This brief, thought-provoking text evaluates the performance of recent presidents from Johnson to Bush, finding that, overall, each has failed to live up to public expectations. Written by one of the top presidency scholars today, The Presidential Dilemma reflects on the idea that as our country's problems grow, our politicians seem to shrink. Arguing that American presidents of the last 40 years have largely failed to meet the needs, expectations, and responsibilities placed upon them, the book discusses how presidents might better maximize their opportunities for leadership and suggests a distinctive theory of presidential politics: presidents, facing a system of multiple veto points, seek to maximize power and influence.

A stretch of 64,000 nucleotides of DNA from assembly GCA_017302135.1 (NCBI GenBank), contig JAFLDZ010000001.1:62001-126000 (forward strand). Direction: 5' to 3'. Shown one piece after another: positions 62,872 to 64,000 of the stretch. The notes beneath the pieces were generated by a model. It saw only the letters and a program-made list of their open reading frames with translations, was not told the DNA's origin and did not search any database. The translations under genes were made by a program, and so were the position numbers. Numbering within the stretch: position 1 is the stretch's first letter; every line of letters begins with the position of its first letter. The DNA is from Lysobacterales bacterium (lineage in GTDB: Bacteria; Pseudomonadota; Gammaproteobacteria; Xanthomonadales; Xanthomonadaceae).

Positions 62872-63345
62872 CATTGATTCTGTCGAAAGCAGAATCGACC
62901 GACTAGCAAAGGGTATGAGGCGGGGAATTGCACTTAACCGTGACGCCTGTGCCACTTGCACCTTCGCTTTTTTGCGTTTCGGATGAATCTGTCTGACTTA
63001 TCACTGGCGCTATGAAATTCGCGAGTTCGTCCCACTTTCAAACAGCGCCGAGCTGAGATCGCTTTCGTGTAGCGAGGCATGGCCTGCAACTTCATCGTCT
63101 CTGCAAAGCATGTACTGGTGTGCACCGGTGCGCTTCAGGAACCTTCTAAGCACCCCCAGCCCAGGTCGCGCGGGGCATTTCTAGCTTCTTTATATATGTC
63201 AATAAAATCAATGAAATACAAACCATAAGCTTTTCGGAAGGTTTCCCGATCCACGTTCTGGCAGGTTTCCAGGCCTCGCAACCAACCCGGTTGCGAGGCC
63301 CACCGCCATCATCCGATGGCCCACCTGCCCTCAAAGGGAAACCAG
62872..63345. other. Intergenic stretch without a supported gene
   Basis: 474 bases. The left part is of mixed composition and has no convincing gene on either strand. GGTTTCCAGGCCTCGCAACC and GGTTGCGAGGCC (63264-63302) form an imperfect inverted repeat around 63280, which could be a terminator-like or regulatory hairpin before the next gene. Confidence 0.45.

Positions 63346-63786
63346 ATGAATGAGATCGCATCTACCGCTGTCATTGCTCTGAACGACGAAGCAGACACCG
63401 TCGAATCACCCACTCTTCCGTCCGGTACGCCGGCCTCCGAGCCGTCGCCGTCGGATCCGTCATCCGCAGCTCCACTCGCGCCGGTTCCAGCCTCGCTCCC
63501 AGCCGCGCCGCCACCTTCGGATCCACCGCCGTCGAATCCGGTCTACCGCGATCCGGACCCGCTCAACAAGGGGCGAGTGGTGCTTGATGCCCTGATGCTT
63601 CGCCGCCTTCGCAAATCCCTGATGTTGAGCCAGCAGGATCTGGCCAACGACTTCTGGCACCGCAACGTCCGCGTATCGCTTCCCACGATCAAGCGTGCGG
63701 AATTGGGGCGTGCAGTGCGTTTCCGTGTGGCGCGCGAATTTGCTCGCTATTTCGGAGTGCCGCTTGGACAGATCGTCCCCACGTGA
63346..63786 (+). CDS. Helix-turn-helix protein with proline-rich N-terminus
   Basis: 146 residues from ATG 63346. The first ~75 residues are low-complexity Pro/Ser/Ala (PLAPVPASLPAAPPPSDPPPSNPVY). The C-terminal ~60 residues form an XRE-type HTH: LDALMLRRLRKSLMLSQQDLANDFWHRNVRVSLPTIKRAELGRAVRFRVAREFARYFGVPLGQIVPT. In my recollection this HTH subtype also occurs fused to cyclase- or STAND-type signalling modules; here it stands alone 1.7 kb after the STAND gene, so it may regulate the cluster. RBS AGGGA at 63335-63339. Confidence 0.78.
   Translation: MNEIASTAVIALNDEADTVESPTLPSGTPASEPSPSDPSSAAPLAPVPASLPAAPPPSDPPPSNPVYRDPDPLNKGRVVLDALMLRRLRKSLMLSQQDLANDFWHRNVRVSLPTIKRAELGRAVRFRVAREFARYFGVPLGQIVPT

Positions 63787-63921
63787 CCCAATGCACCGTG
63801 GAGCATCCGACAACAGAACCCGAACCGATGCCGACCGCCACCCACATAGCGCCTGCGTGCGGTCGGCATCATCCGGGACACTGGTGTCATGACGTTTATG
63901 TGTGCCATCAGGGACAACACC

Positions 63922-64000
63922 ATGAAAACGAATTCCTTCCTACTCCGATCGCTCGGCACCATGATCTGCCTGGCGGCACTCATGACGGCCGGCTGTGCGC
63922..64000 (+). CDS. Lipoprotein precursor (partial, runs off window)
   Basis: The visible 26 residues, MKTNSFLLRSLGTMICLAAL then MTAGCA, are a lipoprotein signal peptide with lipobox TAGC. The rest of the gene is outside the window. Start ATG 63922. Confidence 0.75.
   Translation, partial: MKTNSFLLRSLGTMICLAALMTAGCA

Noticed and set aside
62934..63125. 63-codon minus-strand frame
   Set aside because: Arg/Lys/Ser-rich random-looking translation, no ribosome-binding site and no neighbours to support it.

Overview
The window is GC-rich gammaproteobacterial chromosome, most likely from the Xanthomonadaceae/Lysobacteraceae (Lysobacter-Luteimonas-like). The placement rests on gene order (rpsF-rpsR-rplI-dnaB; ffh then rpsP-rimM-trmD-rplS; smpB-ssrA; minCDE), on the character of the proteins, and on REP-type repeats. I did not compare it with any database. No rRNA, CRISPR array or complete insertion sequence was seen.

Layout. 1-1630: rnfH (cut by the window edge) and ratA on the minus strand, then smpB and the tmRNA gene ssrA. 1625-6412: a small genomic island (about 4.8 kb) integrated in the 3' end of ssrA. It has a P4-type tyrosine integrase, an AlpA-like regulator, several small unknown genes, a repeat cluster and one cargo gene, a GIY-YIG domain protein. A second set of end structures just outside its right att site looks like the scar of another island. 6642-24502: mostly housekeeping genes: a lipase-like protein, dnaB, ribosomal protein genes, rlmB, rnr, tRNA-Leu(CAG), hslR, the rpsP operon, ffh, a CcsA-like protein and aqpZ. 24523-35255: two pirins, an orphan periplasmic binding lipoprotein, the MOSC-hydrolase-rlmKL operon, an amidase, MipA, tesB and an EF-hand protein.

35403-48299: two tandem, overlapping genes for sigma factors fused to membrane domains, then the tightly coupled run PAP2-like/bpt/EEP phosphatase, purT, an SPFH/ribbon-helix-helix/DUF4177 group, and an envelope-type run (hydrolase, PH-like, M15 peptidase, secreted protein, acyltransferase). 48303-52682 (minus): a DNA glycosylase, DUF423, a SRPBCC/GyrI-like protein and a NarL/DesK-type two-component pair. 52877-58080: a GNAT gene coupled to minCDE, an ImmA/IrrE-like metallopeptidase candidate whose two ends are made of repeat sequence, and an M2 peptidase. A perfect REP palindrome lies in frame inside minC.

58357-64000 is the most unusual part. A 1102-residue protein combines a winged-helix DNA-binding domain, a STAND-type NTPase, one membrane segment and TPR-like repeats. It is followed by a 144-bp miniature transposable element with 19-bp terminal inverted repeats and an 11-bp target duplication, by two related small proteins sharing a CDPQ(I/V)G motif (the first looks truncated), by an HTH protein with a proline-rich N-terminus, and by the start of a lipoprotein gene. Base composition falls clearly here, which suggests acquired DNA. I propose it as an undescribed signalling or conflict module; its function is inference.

The third edition of Genovese's stimulating book is thoroughly updated to reflect presidential development in recent years, and a new introduction brings his arguments current. As he demonstrates, the emergence of democracy as a new social and political paradigm undermined traditional authority and legitimacy. Subjects no longer automatically follow; now citizens must be persuaded. They may give to a leader their authority and power, or not. As Genovese notes, in a world of mass consumerism, those wishing to lead have precious little to offer by way of inducement.
Genovese's goal is to examine the reasons why the performance of recent presidents has been underwhelming, discuss how they might maximize their opportunities for leadership, and ask a key question: Can presidents be both powerful and accountable? The book follows a clear format and tries to show why America's officeholders have so rarely been leaders and how presidents can become leaders instead of mere officeholders.